Unpacking Old Wounds

This was a fascinating piece to write. Up until this point Walter has been surrounded by people who show him deference, friendship, and respect. Tollen is the first person who shows him hostility. Let’s unpack.

Tollen’s attitude

I mentioned last week that Tollen does respect Walter for who he was, even as he’s seriously peeved with who he became. He drops a hint of what he thinks of Walter’s actions by expression the notion he was “playing ‘common man.’” It’s no less than what Ama pointed out about Walter’s forced accent as they emerged from the tunnel, though it has a great deal more “bite” to it.

Tollen is not a bad man, in fact, he shares many similarities with Walter. In a different context Tollen is generous and kind. He also, much like Walter, tends to pick up strays 1. He’s not even really angry, he’s wounded – and that wound has been untreated for a long time. When Walter and Tollen’s correspondence ended, some 15 years prior to the story, the old guard never mentioned his friend’s name again 2. The truth is, Tollen wants to be glad Walter is back, but is finding it difficult to trust his heart. This is making him more grumpy.

Is Tollen correct about Walter leaving him holding the bag? Not really. Had Walter remained in The Inner Valleys things would probably have gotten worse, not better. But it’s hard for people left behind to accept that.

Meddling Meddle

Up to this point, the only character to use Ama’s nickname is Walter. Tollen, however, brings it up as a barb. Why does he do this?

Here’s a fun tidbit for readers. Tollen was actually the one who gave Ama the Nickname when she was in her teens, shortly after she was chosen to apprentice as a healer. As you might expect, she hated it.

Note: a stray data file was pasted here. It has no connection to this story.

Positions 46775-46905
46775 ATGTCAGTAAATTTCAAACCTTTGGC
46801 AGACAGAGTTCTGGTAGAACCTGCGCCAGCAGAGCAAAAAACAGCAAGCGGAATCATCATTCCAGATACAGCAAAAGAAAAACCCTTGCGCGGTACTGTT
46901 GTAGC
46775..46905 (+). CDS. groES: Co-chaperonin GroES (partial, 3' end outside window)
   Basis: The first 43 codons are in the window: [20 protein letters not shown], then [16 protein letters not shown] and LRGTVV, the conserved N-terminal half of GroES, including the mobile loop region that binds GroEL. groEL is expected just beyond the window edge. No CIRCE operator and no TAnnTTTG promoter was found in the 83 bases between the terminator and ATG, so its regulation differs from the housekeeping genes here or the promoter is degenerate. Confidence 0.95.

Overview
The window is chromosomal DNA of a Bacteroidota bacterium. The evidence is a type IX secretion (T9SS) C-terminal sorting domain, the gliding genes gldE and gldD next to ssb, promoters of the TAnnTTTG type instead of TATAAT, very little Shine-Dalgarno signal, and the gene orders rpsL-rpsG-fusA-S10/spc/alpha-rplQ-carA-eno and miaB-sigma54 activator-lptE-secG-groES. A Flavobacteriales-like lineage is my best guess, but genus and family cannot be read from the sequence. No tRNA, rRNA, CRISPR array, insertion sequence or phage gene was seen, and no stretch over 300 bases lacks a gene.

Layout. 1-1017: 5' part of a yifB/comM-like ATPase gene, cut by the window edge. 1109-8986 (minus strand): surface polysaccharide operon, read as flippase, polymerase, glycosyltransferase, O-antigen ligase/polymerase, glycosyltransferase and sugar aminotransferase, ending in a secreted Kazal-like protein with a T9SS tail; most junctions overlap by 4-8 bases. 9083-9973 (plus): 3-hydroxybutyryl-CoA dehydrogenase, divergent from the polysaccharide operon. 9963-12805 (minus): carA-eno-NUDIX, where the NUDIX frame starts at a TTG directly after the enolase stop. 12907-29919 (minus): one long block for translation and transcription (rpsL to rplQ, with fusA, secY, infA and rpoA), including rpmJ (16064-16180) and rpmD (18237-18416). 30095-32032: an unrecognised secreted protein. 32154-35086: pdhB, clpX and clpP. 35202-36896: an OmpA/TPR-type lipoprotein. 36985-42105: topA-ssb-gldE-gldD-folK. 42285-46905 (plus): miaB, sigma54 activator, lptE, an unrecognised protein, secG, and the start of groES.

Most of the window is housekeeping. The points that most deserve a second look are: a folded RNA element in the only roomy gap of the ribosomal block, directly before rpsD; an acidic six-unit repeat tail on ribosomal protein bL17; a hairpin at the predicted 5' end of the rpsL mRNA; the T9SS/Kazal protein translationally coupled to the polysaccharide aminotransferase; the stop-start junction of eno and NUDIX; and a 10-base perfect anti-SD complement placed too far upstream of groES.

Tollen and Jeremy

Tollen doesn’t react much to Jeremy’s revelation of a lost memory. This is because he already knows about him. Tollen, you see, is a Seeker. He joined the group shortly before his retirement and is actually rather prominent among it’s small group of adherents in the Inner Valleys. The council of Water Gap passed on word of Jeremy’s arrival, and with whom he was traveling. The old guard may be a prominent member of a semi-secret religious movement, but he’s also a guard. He’s kept information about Jeremy to himself.

Jeremy, then, was only partly-correct about the source of Walter’s information. The message Michael sent ahead gave him a time-frame, and the inclusion of Michael to the party, but he knows a lot more than he’s letting on.

The young seeker-healer, is very perceptive, though. The puzzle wasn’t that difficult to figure out, and both Walter and Ama assumed Tollen had received Michael’s message. But it was nice to show Jeremy being less than passive.

Jeremy drinks ale

Yes, the people of the Valley’s have hops. The do not, however, make IPA’s. Inner Valley ale is a good, earthy, honey-brown. Why? Because it’s my story. So there.

Michael’s Message

Did anyone pick up that Michael was already planning on accompanying the party before they announced their side-trip to Meadowrun? Great job if you did.

Walter’s departure

So why did Walter leave? And who was he that he commands such great respect?